Fitbit commercially launches heart rate-sensing Surge and Charge HR

By Jonah Comstock
04:00 am

Fitbit SurgeThe new heart rate-enabled devices Fitbit announced in October have begun shipping and are now available for purchase online, the company announced. The $249.95 Fitbit Surge, which the company calls a "fitness super watch" and the $149.95 Fitbit Charge HR, a heart rate tracking version of the company's new flagship device, will be available for purchase by the end of the month at Best Buy, Brookstone, Dick’s Sporting Goods, Kohl’s, REI, The Sports Authority and Target.

Fitbit plans to add more retailers next month.

In addition, Fitbit has announced additional features added to the Charge HR: on-device exercise summaries, which were already available on the Surge. The company has also released more information about the technology that provides the heart rate tracking for the two devices, called PurePulse. It will provide truly continuous, optically measured heart rate tracking that users can monitor during a workout to maintain optimal intensity, as well as consult after the fact to learn about their heart rate trends. Heart rate will also factor into the device's calculation of calorie burn, which should increase accuracy in cases like cycling, elliptical work, or group exercise classes. 

“Focused on our mission to empower and inspire people to lead healthier, more active lives, we have always understood that activity tracking is only part of the journey to attaining better health. It is critical that the information users get from tracking is easy to understand and useful, and the experience is fun and engaging – so they stay motivated,” Fitbit CEO James Park said in a statement. “With Fitbit Charge HR and Fitbit Surge, features like heart rate tracking are made simpler by being continuous and automatic so the technology works no matter what you’re doing and the experience is seamless yet powerful, giving users valuable all day health insights.”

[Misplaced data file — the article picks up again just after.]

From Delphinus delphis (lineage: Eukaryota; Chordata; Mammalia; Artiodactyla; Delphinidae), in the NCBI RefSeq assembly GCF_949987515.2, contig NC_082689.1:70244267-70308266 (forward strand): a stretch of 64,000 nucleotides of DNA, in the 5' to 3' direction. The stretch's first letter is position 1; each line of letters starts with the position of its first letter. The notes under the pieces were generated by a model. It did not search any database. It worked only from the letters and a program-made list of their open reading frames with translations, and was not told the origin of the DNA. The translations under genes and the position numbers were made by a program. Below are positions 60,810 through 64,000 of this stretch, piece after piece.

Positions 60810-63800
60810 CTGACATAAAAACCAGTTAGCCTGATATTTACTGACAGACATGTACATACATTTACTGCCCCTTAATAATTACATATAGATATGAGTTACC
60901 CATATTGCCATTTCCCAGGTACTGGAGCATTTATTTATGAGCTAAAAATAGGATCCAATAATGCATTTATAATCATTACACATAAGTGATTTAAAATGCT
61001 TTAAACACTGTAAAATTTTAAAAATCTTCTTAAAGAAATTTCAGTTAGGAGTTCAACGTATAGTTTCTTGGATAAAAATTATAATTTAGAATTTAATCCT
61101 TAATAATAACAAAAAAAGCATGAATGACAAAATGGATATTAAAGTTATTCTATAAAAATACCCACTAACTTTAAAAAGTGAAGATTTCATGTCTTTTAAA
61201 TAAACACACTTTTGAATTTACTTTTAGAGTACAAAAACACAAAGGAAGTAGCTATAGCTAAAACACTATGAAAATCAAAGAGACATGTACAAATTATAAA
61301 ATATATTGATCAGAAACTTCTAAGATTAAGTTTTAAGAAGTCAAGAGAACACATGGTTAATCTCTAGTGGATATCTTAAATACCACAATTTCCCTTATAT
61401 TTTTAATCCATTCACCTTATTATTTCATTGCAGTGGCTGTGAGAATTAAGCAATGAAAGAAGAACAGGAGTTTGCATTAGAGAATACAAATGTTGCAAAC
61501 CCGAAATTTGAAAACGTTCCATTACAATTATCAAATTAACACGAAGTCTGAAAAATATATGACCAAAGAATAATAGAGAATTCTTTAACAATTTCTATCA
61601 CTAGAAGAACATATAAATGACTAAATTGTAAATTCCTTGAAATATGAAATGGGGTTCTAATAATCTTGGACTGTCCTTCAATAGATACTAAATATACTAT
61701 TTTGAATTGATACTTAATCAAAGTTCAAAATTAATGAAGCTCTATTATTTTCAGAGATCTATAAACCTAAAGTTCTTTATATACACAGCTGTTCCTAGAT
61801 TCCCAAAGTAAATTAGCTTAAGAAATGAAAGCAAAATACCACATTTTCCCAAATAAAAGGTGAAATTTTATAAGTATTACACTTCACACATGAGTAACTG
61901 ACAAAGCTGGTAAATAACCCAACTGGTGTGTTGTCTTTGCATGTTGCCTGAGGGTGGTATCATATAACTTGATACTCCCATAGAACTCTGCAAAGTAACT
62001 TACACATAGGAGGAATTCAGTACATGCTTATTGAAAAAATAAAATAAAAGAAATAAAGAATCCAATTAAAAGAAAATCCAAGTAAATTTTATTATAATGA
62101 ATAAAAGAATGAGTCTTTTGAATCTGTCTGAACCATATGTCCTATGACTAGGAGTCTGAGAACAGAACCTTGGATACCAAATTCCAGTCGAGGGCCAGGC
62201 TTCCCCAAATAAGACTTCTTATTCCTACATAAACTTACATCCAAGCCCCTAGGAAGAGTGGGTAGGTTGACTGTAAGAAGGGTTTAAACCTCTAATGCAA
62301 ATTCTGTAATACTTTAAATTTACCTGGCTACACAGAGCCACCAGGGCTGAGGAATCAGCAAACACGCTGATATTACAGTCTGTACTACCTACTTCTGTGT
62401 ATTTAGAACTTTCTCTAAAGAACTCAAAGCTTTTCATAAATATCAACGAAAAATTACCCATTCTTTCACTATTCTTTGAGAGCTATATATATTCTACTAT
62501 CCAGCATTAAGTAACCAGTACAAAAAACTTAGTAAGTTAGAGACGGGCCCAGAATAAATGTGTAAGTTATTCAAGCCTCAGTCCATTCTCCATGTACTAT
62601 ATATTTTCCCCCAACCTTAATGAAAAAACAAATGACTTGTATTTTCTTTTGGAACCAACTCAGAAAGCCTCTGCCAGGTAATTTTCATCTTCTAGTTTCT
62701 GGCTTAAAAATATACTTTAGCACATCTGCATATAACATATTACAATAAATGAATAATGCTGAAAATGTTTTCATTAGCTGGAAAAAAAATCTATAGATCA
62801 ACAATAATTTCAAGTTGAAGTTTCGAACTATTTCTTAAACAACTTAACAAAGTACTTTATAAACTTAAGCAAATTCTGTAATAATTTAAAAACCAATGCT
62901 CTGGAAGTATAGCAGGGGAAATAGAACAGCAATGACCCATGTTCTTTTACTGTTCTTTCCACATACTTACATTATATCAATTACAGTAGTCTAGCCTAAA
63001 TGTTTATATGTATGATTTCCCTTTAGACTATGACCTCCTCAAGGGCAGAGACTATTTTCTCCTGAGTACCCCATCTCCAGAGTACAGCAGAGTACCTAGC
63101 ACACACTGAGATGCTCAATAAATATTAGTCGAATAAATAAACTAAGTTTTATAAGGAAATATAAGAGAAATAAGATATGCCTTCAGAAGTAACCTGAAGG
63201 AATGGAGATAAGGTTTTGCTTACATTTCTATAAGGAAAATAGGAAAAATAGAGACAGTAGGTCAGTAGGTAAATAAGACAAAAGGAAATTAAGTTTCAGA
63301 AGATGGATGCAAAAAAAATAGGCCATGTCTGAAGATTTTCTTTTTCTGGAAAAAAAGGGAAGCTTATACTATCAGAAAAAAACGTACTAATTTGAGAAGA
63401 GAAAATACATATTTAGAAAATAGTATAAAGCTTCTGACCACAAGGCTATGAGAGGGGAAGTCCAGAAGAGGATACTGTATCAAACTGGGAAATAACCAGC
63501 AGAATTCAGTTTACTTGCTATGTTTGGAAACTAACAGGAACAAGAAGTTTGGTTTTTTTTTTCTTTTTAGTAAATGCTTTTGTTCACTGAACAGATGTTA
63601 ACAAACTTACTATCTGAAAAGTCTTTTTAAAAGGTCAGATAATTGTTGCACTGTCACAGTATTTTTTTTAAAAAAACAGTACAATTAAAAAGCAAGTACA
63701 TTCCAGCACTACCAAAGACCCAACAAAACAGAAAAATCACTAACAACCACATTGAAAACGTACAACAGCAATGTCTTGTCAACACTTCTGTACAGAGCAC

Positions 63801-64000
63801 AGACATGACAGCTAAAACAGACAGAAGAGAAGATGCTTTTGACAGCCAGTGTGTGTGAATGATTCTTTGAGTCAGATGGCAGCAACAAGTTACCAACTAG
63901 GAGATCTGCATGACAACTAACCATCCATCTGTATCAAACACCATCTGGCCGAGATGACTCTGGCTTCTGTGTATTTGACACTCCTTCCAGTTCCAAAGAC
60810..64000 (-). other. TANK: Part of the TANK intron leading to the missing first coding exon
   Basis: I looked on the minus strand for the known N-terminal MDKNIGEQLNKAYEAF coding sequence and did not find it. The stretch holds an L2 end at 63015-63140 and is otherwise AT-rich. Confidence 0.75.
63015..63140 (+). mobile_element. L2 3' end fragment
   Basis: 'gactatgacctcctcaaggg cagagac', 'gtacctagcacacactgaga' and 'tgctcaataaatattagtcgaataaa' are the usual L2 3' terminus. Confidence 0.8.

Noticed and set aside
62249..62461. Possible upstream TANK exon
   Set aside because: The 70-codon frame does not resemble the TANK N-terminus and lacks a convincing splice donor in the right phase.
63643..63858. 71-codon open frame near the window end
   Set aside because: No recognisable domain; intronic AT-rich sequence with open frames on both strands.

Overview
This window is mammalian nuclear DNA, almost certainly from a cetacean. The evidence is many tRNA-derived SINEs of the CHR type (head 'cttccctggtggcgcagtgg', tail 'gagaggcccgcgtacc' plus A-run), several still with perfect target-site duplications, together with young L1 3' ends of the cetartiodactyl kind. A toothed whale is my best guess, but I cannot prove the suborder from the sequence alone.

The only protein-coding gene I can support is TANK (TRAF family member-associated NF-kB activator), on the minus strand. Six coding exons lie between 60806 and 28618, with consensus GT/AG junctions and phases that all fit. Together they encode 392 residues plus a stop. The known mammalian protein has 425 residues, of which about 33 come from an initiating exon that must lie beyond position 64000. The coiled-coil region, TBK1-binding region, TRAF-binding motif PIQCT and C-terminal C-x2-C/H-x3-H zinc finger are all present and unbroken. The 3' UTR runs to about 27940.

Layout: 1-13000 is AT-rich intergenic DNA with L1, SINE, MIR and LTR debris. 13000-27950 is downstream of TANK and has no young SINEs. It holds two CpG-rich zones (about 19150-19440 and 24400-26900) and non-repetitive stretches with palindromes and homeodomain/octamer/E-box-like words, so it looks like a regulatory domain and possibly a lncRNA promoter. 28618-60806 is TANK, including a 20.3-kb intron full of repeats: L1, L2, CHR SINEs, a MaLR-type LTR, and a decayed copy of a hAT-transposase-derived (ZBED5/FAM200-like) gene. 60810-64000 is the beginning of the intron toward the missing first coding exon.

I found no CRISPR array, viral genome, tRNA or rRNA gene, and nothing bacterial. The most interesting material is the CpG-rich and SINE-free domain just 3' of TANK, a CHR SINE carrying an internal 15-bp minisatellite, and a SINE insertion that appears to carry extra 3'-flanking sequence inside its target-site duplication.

The two trackers were announced in October along with the Fitbit Charge, which launched at the time. All three trackers monitor everything the now-discontinued Fitbit Force tracked: steps, distance, calories burned, floors climbed, and sleep. In addition, they offer automatic sleep detection so that users can monitor motion throughout the night as well as sleep and wake times. They also include caller ID, a feature that was supposed to be added to the Force last February. When someone calls the user’s smartphone, the wristband will vibrate and show the caller’s name or number, but only when a smartphone is nearby.

Meanwhile, the Surge, Fitbit’s most advanced new tracker, will contain eight sensors — a tri-axis accelerometer, a gyroscope, a compass, an ambient light sensor, GPS and a heart rate sensor. It also offers multi-sport identification, which means it will pinpoint when users are running, cross-training or doing another type of workout. From there, users can access summaries that analyze their workout intensity based on heart rate and calories burned.

Fitbit promises a seven-day battery life for the Surge and a five-day battery life for the Charge HR. The devices will be available in three to four different colors and three sizes, although extra large devices are only available through Fitbit's website.


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